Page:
Looking at the list, Provost Ashish Valdya is in his first year. Dean David Harris is in his first year. For the Colleges and Schools, there are four interims listed. The majority of the deans and associate deans were interim deans before being appointed to their permanent position. None were in permanent positions prior to 2012. As a result, this administrative team has very little institutional memory since none has been in their position on a permanent basis for more than four years. Additionally, at least one is actively pursuing employment away from SCSU.
One can always choose to look at administrators leaving as an example of those people being the ‘best’ who have lots of opportunities. However, when you see the sheer number of administrators who have left, SCSU must be the “Harvard of the Administrative World.” Unfortunately, with a large number of interims being appointed to permanent positions, it is also likely that it decreases the applicant talent pool because qualified candidates ask themselves if it is worth the effort to apply if the interim is going to be appointed to the permanent position in the first place. Clearly, there are qualified individuals that have been appointed to permanent positions after previously serving as an interim. However, of the permanent deans or associate deans, only David Harris and Adel Ali were not interims in their positions before becoming permanent.
There is an old adage about experience:
The administrators at SCSU don’t seem to have a lot of experience. Hopefully, these inexperienced folks won’t be making too many mistakes for the first or second time. Unfortunately, with a declining enrollment and dire financial situation, SCSU can’t afford too many more mistakes in the first place!
What SCSU Needs: A Beer Major!
by Silence Dogood
According to an MPR article on April 24, 2016, “an Illinois university has a new accredited degree in fermentation science to train future brewers, distillers and vintners.”
According to the article, “We know this is a growth industry and our students will be well prepared to gain employment in this field.” As a result of enrollment declines and the concomitant budget deficits, SCSU’s President Potter is beating the bushes to grow enrollment by creating new programs. With an on-campus FYE enrollment decline from FY2010 through FY2016 of 24.5%, rushing to create new majors to attract students seems a bit like an act of desperation. However, in this case, a ‘beer major’ fits in well with the university’s decision to sell beer at hockey games “to enrich the student experience.” In fact, with the explosive growth in micro-breweries, the potential for a “Husky Brew” to enhance the SCSU brand is obvious. SCSU could be the first MnSCU university with its own brew! Think of all the free publicity you could get for that! After Colorado legalized consumption of pot, applications at the University of Colorado at Boulder increased by 30,000 applicants in the first year. So considering the recent enrollment declines this seems like a natural decision for SCSU.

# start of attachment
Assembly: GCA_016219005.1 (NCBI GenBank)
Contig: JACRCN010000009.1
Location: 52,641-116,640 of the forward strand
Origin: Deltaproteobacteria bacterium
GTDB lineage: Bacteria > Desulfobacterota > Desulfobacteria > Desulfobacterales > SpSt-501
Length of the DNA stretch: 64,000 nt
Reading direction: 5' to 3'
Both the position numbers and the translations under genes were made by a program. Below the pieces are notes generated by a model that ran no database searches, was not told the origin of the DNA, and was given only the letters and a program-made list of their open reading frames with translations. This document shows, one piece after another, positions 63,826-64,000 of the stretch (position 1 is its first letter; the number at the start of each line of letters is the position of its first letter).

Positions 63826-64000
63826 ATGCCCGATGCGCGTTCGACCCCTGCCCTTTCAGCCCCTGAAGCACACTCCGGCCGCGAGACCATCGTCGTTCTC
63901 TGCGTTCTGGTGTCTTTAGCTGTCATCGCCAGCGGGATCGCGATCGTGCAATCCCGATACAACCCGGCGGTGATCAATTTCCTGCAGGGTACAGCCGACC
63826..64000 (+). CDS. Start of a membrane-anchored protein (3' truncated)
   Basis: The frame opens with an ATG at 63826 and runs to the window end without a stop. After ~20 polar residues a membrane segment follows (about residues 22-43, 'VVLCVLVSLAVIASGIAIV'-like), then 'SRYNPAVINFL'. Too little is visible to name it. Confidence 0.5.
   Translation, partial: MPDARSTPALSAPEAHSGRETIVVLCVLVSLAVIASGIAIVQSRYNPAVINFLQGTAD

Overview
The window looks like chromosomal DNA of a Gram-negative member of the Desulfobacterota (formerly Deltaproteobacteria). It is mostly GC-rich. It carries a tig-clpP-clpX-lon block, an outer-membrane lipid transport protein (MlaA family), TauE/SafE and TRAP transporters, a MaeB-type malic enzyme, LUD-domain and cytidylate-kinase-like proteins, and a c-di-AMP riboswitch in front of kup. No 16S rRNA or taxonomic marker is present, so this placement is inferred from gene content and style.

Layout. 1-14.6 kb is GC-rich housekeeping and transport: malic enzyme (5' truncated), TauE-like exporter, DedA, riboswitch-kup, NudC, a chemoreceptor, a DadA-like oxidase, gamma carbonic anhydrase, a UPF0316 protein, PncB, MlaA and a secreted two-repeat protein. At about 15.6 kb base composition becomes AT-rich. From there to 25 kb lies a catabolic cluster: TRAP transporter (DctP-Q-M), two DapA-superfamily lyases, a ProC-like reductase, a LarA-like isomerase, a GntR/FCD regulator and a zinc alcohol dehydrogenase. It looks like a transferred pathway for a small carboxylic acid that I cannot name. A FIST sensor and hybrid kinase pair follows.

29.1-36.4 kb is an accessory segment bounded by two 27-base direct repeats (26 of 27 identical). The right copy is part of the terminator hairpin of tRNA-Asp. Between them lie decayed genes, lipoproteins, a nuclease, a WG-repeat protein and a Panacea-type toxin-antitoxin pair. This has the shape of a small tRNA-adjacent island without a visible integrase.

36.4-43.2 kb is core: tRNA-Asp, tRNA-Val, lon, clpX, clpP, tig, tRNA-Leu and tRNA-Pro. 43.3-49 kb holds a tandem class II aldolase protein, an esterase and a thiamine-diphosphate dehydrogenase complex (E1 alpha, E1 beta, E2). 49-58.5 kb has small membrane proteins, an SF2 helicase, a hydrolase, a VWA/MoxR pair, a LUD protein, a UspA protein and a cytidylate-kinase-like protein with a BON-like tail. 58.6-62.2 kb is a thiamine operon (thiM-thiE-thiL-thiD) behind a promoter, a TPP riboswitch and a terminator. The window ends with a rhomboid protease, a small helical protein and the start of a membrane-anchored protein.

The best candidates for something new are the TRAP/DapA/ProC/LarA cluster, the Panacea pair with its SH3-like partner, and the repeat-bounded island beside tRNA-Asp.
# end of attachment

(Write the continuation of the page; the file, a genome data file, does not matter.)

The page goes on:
The MPR article ends with the statement: “a 74,000 square-foot, geo-thermal building called the McLafferty Annex Collaborative Research Facility on the campus’s west side will be home to the program.” Another plus would be that a ‘beer major’ would fit in well with the intended purpose of the Integrated Science and Engineering Laboratory Facility (ISELF) and in even a cursory walk around the ISELF building it is clear that there is plenty of space available to house it. As a result, SCSU already has available building space for the program saving millions in building costs.
A Beer major would be a natural tie in to Husky Hockey beer sales with the potential for additional revenue coming from eliminating the middleman. All that would be necessary is to simply run a line from the ISELF building to the Brooks Center and voila, Husky Brew on tap! And you can’t say it wouldn’t be popular—I’m sure there would be all kinds of interest!
If there’s a message that comes through loud and clear in this op-ed, it’s that Mike Vekich, the current chairman of the MnSCU Board of Trustees, and Dr. Rosenstone, the current chancellor or MnSCU, think MnSCU is underfunded.